Every good researcher knows what a vital role data sharing plays in the data life cycle. So in a perfect world, the decision to share data would be an easy one to make. By effortlessly passing data on to someone else, you would receive all the spectacular rewards data sharing has to offer – a reputation boost for yourself and a colleague, the satisfaction of fueling new projects and discoveries, and enough leisure time left over to start a new book or take up bird watching. What more could a researcher ask for?
Not surprisingly, however, researchers often find themselves at the mercy of the same mess of hierarchies, rules, and complications that plague the rest of the professional world. In this data story, a novice researcher finds himself in the murkier depths of data sharing where the boundaries of academic territory can seem hazy.
Daniel had just started out in ecological research, but already found himself invited to participate in a working group on species interactions. The group was made up of many experienced scientists in the midst of their careers… and Daniel. But what Daniel lacked in experience, he made up for in connections. The working group was very interested in a dataset Daniel had been working on for several years and had hopeful plans of incorporating it into a model they were developing. The problem? While Daniel held a copy of the dataset, he did not actually own it. In his work with faculty mentor Dr. Stevenson, Daniel had enjoyed liberal access to the PI’s impressive dataset. With a few years of collaborative work behind them, mentor and mentee had developed a trusting relationship where Daniel received an uncommon level of data access.
As someone already involved with the dataset, Daniel was in an ideal position to act as information broker between the enthusiastic working group and his mentor. With these connections, Daniel expected the data sharing process to be a smooth one. However, uneager to upset Stevenson or jeopardize their work relationship, Daniel knew he would first need to gain permission to share the data.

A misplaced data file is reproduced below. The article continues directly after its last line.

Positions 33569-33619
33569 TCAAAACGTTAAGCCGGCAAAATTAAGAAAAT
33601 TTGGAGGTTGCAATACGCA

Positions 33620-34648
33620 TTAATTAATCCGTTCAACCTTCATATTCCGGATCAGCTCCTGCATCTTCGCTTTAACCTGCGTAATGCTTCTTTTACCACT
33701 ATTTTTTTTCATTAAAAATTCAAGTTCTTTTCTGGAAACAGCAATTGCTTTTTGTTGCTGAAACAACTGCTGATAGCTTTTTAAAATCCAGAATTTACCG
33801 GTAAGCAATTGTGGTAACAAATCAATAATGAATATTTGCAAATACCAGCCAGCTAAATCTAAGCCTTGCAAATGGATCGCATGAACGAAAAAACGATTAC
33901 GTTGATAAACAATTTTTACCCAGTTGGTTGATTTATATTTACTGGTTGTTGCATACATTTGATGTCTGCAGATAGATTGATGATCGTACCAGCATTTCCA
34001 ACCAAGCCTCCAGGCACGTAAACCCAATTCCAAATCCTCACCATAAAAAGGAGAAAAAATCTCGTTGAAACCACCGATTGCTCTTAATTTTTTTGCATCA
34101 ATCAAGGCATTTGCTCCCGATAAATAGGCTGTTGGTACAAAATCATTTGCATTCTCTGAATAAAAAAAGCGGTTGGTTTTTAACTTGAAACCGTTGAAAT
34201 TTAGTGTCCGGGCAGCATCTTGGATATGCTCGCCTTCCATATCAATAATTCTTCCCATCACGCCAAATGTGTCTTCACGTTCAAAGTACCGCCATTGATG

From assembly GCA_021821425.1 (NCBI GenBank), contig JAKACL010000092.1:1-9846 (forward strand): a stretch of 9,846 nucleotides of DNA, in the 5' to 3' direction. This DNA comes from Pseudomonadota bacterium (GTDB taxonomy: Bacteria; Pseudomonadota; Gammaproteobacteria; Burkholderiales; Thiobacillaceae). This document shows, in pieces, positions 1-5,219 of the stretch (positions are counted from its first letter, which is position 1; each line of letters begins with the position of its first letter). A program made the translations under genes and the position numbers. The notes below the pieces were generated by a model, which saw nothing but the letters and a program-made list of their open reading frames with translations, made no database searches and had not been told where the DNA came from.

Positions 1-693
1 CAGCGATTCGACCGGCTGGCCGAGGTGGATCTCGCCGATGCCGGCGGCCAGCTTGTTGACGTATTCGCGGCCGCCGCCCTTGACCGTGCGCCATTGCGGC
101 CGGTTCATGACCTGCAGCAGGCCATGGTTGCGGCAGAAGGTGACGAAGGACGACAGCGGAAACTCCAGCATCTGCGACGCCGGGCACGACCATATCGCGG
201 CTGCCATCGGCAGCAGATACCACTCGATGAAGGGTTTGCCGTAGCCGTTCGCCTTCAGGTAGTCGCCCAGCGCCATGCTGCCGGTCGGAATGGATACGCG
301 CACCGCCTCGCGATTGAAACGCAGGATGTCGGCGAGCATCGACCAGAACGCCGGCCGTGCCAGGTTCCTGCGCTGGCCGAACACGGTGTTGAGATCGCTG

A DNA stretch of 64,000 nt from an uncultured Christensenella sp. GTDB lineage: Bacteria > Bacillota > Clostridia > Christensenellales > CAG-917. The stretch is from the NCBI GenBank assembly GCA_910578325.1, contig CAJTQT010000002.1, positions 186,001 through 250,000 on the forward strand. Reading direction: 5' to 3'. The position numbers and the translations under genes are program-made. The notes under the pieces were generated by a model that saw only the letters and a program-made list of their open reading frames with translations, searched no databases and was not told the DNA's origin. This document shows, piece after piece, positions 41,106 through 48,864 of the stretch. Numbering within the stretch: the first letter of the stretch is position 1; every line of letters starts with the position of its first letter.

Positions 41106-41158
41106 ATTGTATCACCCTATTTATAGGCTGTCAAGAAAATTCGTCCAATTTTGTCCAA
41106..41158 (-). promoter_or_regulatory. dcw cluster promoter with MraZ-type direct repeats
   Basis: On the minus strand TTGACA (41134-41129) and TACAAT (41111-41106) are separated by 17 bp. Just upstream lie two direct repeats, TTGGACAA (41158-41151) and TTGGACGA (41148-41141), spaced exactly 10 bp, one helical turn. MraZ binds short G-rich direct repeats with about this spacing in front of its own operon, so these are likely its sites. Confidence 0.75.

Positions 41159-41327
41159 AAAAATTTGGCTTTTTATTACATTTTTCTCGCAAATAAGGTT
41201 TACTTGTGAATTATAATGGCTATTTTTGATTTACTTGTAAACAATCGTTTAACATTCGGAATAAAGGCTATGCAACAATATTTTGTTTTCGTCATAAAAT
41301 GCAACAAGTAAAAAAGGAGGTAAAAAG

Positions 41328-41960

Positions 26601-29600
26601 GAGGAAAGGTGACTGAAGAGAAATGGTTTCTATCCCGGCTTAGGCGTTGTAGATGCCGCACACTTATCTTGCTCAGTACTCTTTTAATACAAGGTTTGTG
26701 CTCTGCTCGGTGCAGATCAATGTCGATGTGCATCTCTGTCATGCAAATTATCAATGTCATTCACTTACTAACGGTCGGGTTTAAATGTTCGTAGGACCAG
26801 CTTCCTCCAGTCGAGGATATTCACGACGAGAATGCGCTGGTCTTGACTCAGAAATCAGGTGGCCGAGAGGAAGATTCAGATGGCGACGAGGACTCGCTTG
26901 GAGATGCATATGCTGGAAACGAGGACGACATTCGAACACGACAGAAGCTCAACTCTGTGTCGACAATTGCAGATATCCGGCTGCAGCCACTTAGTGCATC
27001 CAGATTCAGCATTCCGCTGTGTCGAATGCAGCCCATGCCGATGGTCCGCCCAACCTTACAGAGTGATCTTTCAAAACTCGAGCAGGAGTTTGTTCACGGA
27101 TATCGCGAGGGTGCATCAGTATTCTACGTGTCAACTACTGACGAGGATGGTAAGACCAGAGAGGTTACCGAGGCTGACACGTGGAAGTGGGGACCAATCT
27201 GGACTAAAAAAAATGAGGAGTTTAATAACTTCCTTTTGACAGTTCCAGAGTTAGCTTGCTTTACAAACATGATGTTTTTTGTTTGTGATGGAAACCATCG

But when Daniel approached Stevenson with the request, he discovered the situation was more complicated than he had anticipated. Dr. Stevenson wanted to help Daniel and give him the information his working group needed, but the data was undergoing revisions. Advances in species identification with DNA barcoding had made it possible to more accurately distinguish one species from another. But with the shift away from morphological characteristics identification, the species in Stevenson’s dataset were suddenly thrown into question. After years of meticulously collecting and maintaining the data, the last thing Stevenson wanted was for it to become obsolescent. Determined to present a perfectly accurate dataset that would maintain relevance in a changing world, she embraced the new technology and began applying it to her existing samples. Revising the large body of data was possible, but it would take time. Meanwhile, Stevenson was hesitant to share the taxonomic databases while they underwent revisions, lest they later be found inaccurate. When those revisions would be completed was anyone’s guess.
Caught between his allegiance to the working group and his respect for Stevenson, Daniel found himself in the unenviable role of middle man. Emails zinged back and forth: polite pleas from the working group, and apologetically resolute responses from Stevenson. After months of correspondence and bouncing between working group and mentor, Daniel's efforts have yet to pay off. The dataset remains in the senior PI’s hands (in, Daniel hopes, a final draft version!).
While the uncertain outcome may remain a hurdle for the working group, Daniel feels assured he has made the right decision in waiting for Stevenson’s revised dataset. He has done what he can to push the project along without overstepping boundaries or straining his relationship with his mentor. The wait may be a temporary setback, but Daniel and the working group can rest easy knowing that when the dataset is finally delivered, its improved precision will make it all the more valuable.
Image: CC-BY-NC-SA by Tanakawho via flickr